UK asset managers should be subject to a fiduciary duty to act in clients’ best interests, according to the Transparency Task Force, which is also calling for greater clarity on investment fees.
The group made the demand as it estimated pension funds were subject to more than 100 types of costs and charges, and questioned whether high management costs risked destabilising pension funds and their sponsors.
Christopher Sier of Newcastle University, leader of the task force’s costs and charges team, argued that charges could impact retirement income and company solvency, pointing to the recent collapse of UK retailer BHS.
“Policymakers need to understand hidden pension scheme costs and charges don’t just adversely impact incomes at retirement,” he said.
“They can also adversely impact incomes during the working years because pension scheme costs can help to destabilise the financial viability of a business, leading ultimately to the closure of the firm and the loss of jobs.”
The task force urged regulators, including the Financial Conduct Authority in its forthcoming interim report on the asset management market, to pay greater attention to costs.
The asset management industry has previously warned against imposing a fiduciary duty on the industry, repeatedly arguing it was not a legal principle but rather a set of morals.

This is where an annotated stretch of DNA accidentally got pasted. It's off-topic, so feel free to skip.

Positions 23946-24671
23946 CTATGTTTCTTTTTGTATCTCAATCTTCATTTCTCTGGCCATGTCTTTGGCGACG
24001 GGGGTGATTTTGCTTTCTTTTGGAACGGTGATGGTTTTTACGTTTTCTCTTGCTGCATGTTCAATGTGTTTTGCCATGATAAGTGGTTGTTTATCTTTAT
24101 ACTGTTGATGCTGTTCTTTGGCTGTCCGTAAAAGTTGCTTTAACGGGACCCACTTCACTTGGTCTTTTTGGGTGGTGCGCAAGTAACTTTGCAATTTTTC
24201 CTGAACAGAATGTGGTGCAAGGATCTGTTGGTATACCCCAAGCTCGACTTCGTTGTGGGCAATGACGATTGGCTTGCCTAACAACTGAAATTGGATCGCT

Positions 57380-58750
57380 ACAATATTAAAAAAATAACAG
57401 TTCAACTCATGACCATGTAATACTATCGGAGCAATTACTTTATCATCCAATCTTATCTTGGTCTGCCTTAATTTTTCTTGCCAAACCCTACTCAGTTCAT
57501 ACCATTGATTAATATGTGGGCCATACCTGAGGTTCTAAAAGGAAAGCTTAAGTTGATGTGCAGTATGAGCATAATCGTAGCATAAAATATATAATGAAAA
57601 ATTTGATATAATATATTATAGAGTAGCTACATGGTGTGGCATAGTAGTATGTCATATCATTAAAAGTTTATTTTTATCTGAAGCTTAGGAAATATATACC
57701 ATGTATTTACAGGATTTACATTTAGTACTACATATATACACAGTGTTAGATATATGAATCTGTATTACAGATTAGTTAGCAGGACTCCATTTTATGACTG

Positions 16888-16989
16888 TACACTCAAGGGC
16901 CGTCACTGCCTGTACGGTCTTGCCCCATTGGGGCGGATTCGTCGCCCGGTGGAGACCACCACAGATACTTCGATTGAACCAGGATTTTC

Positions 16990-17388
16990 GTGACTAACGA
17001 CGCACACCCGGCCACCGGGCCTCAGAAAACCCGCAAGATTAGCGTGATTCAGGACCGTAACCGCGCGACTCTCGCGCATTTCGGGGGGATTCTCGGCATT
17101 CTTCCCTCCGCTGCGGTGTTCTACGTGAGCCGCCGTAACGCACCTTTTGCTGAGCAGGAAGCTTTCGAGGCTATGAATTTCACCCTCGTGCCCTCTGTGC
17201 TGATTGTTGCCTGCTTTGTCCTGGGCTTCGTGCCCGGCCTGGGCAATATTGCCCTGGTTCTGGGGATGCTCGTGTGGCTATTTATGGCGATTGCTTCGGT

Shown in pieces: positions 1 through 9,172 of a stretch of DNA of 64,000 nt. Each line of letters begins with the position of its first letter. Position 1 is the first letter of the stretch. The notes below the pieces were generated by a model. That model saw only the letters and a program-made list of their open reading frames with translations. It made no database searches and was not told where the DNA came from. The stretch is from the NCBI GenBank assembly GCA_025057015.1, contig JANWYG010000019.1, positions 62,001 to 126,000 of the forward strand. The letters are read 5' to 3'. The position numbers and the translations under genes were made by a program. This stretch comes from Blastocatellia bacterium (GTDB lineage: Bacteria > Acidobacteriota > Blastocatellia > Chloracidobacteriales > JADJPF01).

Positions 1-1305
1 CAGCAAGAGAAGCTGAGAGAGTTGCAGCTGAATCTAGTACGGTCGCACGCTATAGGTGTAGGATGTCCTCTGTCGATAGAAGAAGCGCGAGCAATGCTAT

An attempt by the Investment Association, the UK industry body for asset managers, to draft a code of conduct for its members was not welcomed by all industry participants and led to the departure of the IA’s chief executive Daniel Godfrey last year.
As part of the focus on fees, the task force also proposed managers be forced to comply with a “professional duty of care to put consumers’ interests ahead of their own” – a fiduciary duty in line with the responsibilities placed on pension trustees in the UK.
The task force pointed to the recent Financial Services Consumer Panel report on fees, which backed the recommendation, and was informed by a research paper authored by Sier.
Sier added: “The basic problem is that, in general terms, there are so many costs outside of those the consumer or trustee is told about, particularly those deemed to be a change in the market value of assets – that’s where the implicit costs tend to be hidden.”
He pointed to the success enjoyed by the West Midlands Pension Fund in uncovering some of the fees incurred through its external investment management – which has seen management costs rise by more than £70m (€90.3m) from its initial £11m.
Discussing the increased costs, Sier added: “‘Interesting’ is one word that springs to mind, but there are alternatives.”